These talented leaders were highly successful in their respective fields and at the peak of their careers. This makes their behavior especially perplexing, raising questions about what caused them to lose their way:

Why do leaders known for integrity and leadership engage in unethical activities?
Why do they risk great careers and unblemished reputations for such ephemeral gains?
Do they think they won't get caught or believe their elevated status puts them above the law?
Was this the first time they did something inappropriate, or have they been on the slippery slope for years?

In these ongoing revelations, the media, politicians, and the general public frequently characterize these leaders as bad people, even calling them evil. Simplistic notions of good and bad only cloud our understanding of why good leaders lose their way, and how this could happen to any of us.

Leaders who lose their way are not necessarily bad people; rather, they lose their moral bearings, often yielding to seductions in their paths. Very few people go into leadership roles to cheat or do evil, yet we all have the capacity for actions we deeply regret unless we stay grounded.

Self-reflection: a path to leadership development

Before anyone takes on a leadership role, they should ask themselves, "Why do I want to lead?" and "What's the purpose of my leadership?"
These questions are simple to ask, but finding the real answers may take decades. If the honest answers are power, prestige, and money, leaders are at risk of relying on external gratification for fulfillment. There is nothing wrong with desiring these outward symbols as long as they are combined with a deeper desire to serve something greater than oneself.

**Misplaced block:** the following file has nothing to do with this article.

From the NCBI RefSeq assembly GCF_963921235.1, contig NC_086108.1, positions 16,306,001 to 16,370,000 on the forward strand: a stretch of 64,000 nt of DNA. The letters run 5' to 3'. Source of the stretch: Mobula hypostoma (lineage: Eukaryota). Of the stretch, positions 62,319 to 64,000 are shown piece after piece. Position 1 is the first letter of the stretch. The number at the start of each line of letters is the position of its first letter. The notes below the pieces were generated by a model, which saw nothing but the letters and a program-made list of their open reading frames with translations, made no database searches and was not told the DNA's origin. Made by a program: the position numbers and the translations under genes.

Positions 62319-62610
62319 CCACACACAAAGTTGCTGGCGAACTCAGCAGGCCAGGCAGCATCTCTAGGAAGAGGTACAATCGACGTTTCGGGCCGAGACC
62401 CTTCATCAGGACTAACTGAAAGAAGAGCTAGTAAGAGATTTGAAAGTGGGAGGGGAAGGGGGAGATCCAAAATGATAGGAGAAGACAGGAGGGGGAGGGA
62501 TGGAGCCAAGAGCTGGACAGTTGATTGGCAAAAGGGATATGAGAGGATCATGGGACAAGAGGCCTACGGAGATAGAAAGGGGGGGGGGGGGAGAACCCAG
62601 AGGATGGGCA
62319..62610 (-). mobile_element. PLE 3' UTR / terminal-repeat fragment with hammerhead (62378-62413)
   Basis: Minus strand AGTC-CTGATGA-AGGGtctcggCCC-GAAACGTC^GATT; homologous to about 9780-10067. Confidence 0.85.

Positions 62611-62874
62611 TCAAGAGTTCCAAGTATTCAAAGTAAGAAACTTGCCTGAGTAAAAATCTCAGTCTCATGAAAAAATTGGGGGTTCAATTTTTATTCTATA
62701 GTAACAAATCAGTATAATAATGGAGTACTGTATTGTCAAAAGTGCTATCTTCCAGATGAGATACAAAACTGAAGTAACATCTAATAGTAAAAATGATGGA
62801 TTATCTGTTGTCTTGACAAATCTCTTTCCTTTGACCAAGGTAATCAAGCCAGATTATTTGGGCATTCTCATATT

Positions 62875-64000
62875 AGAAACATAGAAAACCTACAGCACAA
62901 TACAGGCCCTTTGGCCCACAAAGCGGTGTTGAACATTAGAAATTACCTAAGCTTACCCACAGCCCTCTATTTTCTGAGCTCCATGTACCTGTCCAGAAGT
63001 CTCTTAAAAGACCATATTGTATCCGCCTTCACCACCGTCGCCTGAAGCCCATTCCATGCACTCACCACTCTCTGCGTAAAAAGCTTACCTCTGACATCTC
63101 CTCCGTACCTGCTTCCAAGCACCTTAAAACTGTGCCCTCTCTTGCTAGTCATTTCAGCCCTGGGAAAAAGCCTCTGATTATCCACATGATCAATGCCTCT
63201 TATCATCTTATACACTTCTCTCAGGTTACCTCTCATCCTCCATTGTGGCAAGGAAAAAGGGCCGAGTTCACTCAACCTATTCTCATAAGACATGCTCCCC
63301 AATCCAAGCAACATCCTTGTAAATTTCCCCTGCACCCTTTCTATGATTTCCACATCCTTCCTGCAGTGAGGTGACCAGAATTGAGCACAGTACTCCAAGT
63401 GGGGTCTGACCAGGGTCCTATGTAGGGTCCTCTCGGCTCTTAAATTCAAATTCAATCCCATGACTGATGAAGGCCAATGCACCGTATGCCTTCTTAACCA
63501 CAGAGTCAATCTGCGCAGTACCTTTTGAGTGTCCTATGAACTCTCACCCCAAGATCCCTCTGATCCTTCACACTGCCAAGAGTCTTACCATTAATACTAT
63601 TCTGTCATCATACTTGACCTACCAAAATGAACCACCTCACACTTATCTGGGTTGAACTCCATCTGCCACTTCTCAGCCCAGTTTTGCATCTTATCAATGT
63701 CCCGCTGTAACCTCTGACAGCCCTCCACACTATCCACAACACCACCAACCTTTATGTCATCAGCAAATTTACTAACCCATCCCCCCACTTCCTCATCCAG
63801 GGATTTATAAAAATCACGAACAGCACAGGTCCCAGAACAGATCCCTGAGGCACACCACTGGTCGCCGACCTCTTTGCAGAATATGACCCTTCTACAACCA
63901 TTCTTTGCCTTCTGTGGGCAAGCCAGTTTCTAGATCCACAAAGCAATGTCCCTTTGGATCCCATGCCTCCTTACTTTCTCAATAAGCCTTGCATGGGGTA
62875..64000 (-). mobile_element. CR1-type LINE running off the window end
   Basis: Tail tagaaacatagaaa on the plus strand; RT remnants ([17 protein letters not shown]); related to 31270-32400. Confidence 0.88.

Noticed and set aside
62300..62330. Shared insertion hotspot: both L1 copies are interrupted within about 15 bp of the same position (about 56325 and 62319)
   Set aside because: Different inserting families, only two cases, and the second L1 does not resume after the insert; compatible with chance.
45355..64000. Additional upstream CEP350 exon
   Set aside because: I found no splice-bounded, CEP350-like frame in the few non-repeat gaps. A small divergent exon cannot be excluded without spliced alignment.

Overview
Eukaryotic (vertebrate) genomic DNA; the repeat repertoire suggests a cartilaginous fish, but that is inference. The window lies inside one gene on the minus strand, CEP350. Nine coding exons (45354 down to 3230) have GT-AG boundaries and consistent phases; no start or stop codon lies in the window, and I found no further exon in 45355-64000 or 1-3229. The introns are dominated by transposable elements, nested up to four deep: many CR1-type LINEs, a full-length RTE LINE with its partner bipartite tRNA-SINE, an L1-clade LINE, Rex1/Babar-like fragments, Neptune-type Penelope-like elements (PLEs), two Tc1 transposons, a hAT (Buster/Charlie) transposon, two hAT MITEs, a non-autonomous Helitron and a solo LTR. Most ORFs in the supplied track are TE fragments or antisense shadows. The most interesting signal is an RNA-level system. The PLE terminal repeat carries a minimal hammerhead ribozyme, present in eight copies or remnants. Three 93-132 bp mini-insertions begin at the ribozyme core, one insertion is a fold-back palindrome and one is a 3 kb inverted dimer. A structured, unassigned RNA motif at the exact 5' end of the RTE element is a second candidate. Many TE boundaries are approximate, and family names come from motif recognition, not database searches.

Leaders whose goal is the quest for power over others, unlimited wealth, or the fame that comes with success tend to look to others to gain satisfaction, and often appear self-centered and egotistical. They start to believe their own press. As leaders of institutions, they eventually believe the institution cannot succeed without them.

The leadership trap

While most people value fair compensation for their accomplishments, few leaders start out seeking only money, power, and prestige. Along the way, the rewards—bonus checks, newspaper articles, perks, and stock appreciation—fuel increasing desires for more.

This creates a deep desire to keep it going, often driven by desires to overcome narcissistic wounds from childhood. Many times, this desire is so strong that leaders breach the ethical standards that previously governed their conduct, which can be bizarre and even illegal.